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Past-Prime Star May Still Produce Planets

The star TW Hydrae should be too old to still have planets forming around it, but its gas and dust indicate it still has planetary potential. John Matson reports

In planet formation, as in adolescence, you’ve got your late bloomers. Such is the case for a nearby star called TW Hydrae. At some three million to 10 million years of age, it’s relatively old for a young star. That is, TW Hydrae formed much more recently than our sun but is past the point at which most fledgling stars are still encircled by a massive disk of dust and gas—the stuff of planet formation.

But a new analysis shows that TW Hydrae retains a surprisingly hefty circumstellar disk, implying that the star could still be forming giant planets. The study appears in the journal Nature. [Edwin A. Bergin et al., An old disk still capable of forming a planetary system]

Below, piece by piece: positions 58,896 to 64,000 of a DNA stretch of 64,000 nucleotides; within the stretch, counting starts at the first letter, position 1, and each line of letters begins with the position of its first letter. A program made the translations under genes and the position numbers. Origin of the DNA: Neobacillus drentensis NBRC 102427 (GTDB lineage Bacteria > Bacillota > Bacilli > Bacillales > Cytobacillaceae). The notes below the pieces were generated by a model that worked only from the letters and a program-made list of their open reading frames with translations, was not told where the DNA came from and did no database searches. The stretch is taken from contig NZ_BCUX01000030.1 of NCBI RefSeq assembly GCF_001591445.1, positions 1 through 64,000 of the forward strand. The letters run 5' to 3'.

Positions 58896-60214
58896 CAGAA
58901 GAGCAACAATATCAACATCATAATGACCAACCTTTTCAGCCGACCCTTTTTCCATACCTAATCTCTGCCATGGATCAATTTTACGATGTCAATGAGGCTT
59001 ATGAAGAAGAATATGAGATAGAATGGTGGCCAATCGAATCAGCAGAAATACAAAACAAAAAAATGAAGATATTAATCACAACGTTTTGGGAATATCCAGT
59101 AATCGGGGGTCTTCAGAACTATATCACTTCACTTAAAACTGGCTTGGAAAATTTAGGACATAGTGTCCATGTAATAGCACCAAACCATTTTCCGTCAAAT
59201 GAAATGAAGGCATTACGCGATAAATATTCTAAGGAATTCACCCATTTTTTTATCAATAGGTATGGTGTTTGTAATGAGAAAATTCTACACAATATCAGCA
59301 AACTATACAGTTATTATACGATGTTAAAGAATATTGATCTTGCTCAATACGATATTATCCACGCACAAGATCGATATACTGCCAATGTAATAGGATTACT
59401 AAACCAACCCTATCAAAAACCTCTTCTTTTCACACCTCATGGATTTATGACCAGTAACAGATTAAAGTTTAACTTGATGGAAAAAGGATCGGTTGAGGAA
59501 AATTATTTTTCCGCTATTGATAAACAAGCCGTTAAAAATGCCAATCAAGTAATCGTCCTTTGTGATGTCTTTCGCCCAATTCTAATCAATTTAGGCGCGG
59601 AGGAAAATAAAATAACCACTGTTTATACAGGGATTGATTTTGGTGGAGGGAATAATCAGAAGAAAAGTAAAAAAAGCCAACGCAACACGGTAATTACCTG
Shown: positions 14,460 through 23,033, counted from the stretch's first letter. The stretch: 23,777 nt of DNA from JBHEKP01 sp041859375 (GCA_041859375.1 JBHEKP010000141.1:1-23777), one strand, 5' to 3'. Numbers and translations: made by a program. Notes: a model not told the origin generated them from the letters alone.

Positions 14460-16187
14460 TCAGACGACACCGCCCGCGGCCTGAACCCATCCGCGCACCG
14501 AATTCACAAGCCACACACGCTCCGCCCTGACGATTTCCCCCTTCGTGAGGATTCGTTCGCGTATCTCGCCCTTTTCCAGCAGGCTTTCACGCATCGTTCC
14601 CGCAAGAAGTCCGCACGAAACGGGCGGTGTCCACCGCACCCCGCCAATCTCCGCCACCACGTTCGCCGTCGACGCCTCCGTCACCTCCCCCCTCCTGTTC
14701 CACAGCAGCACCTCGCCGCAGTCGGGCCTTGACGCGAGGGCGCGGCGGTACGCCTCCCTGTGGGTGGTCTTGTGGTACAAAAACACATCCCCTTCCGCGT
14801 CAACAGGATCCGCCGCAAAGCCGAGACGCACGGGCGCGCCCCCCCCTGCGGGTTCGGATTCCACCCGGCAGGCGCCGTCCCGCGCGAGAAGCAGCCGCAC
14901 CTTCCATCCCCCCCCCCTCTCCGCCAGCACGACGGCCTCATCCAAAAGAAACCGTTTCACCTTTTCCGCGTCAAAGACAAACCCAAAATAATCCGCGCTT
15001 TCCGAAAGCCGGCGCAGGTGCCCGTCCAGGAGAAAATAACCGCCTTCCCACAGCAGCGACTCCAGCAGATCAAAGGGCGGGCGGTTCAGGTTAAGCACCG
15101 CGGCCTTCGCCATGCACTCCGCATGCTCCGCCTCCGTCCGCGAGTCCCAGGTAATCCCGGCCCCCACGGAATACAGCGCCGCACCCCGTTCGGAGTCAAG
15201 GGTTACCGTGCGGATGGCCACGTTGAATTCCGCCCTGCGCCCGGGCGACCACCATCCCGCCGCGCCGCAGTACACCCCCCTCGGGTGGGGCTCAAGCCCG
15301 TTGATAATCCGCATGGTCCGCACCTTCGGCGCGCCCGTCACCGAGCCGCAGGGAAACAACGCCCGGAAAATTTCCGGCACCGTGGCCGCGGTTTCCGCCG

Researchers from the U.S., Germany and the Netherlands pointed the European Space Agency’s orbiting Herschel Space Observatory at TW Hydrae to investigate the star’s disk. They detected a heavy hydrogen molecule called hydrogen deuteride. From that measurement they were able to estimate the abundance of ordinary hydrogen, which makes up the bulk of the disk.

The result: TW Hydrae still has enough raw material left to make 60 Jupiters or so, despite its maturity. For aging stars, then, perhaps 10 million is the new 30.

—John Matson

[The above text is a transcript of this podcast.]

[Scientific American is part of Nature Publishing Group.]
 

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